The relationship between King Henri II and Diane de Poitiers has undoubtedly been romanticized over time, however there are tangible attestations to their love embedded in the walls of Louvre, the Chateau de Chenonceau, and even on the cannons and military arms fabricated during Henri’s reign. As all great kings do, Henri II created an insignia in order to mark his contributions to France and display his omnipresence over his realm. At first glance, the symbol appears to be two interwoven C’s overlapping to form an H—a notation of the reign of King Henri II and his queen, Catherine. However, Henri II cheekily encrypted a sort of double sens in his mark: it also can be interpreted as two interlaced D’s with a line through the middle forming an H. The King, who openly attested his love to his “favorite,” even went so far as to sign documents and letters under the name “HenriDiane,” seeing himself and his mistress as one being.
Henri II of France's royal symbol, as seen at the Château de Chenonceau
Queen Catherine was far from naive to this relationship: she allegedly spent the entirety of her married life jealous of the other woman. Catherine’s quest to assert dominance over Diane is clearly marked in the symbolism found in the latter’s bedroom in the Château de Chenonceau. The matriarchal Queen chose to have a large portrait of herself hanging over the fireplace, presiding over the mistress’ chamber. Moreover, Catherine was tormented by the irony in the fact that when Henri II and her initials were interlaced, it formed a D, inevitably making her think of Diane. Therefore, on the mantle of the fireplace in the bedroom, the Queen deliberately chose to have the H and C separate to blatantly remind Diane of her lower place in the French court. Catherine’s final coup de grâce? The only trace of symbolism representative of Diane is a small bronze statue of the goddess Diana jocosely placed next to the bed.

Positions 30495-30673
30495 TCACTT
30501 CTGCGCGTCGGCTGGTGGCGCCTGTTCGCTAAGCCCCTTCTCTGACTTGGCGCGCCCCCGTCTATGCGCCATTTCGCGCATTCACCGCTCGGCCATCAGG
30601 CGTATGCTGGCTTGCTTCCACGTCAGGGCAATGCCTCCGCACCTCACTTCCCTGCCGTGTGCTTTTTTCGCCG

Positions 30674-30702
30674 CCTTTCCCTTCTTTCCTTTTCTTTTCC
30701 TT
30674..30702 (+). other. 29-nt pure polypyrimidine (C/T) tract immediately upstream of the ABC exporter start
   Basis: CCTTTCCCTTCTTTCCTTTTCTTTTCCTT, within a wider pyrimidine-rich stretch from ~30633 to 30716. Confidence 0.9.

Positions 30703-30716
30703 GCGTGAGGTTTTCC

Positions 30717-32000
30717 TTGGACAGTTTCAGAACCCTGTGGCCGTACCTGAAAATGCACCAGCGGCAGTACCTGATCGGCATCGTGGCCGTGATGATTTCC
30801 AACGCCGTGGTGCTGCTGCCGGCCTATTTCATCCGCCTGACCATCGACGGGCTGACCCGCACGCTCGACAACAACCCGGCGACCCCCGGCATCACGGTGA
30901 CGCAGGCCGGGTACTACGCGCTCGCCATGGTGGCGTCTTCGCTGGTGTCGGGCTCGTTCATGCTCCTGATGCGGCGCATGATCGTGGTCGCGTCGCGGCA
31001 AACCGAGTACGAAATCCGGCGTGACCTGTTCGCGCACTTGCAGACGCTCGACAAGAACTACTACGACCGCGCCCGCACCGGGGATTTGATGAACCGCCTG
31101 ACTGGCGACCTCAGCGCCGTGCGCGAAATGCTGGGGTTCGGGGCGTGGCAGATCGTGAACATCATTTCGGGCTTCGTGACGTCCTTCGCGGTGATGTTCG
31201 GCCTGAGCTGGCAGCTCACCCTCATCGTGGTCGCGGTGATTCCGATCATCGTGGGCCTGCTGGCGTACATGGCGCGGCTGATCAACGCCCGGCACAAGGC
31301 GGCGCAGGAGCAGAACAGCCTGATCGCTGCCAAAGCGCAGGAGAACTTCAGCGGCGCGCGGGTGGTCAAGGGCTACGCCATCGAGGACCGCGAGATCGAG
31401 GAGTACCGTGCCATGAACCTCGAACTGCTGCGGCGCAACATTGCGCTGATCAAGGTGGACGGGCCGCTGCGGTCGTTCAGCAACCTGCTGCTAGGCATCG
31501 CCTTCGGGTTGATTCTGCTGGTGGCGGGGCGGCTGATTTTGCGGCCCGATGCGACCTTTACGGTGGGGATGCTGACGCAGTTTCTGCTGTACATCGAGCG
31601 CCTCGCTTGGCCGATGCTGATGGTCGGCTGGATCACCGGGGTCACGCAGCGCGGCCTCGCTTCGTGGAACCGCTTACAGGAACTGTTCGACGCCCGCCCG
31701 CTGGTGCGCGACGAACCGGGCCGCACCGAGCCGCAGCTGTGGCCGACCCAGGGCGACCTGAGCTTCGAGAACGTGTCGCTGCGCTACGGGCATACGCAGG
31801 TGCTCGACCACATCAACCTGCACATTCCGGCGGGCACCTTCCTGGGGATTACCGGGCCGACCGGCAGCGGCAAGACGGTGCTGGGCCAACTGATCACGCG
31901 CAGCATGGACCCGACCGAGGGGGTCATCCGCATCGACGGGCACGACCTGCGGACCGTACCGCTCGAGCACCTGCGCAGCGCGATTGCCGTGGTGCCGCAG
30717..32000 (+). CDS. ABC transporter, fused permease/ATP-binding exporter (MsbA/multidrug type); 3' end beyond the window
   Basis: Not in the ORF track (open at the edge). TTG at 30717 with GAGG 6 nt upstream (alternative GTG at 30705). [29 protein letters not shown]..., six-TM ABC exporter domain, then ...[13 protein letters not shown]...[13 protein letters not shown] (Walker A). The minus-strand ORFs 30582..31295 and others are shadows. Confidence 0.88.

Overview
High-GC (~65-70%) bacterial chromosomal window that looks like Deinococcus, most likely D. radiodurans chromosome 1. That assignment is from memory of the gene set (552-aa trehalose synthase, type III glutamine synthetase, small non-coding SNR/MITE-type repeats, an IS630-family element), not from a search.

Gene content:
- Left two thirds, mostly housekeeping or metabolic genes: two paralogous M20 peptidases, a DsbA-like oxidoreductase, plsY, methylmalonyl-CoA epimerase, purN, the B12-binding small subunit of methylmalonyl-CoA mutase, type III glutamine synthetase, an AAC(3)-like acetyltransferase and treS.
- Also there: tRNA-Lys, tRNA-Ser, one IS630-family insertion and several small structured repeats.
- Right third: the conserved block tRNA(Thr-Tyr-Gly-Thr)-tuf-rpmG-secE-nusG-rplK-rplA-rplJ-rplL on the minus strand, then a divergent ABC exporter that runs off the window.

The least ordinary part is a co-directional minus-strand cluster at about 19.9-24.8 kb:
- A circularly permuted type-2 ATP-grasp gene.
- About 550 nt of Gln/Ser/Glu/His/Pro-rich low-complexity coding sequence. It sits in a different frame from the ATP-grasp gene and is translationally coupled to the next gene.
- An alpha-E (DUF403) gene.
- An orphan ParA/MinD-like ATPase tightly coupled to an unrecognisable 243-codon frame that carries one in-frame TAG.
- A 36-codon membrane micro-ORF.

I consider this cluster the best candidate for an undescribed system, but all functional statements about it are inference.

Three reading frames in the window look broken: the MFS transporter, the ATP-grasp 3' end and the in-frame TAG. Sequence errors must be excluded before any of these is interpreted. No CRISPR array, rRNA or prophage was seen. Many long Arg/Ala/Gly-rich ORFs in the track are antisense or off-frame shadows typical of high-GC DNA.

“As far as the rivalry between the two women,” Laville concludes, “I think it's mostly a myth, not so much historically founded.” Perhaps this is so, but like many great love stories, this one has a tragic ending: in 1559, Henri II was mortally wounded in a jousting tournament. In his last moments, he was wearing the ribbons of Diane and not those of the Queen. At his hour of death, the Queen refused to let Diane see the King, asserting her power over the lovers in the final moments of their relationship. In fitting with the Italian and French flare for passion, Queen Catherine banished Diane from Chenonceau, sentencing her to live out the rest of her days in obscurity at a castle in Anet.
Tomb of Henri II of France and Catherine de Medicis, in Paris' Basilica de Saint Denis
To learn more about women's history in France, take a peek at the Women in Paris' Pantheon or join one our scholar-led private or small group tours in Paris. You can also connect with our Context experts online by taking a seminar that brings art, history, culture, and cuisine from destinations around the world to your living room. What will you learn with Context?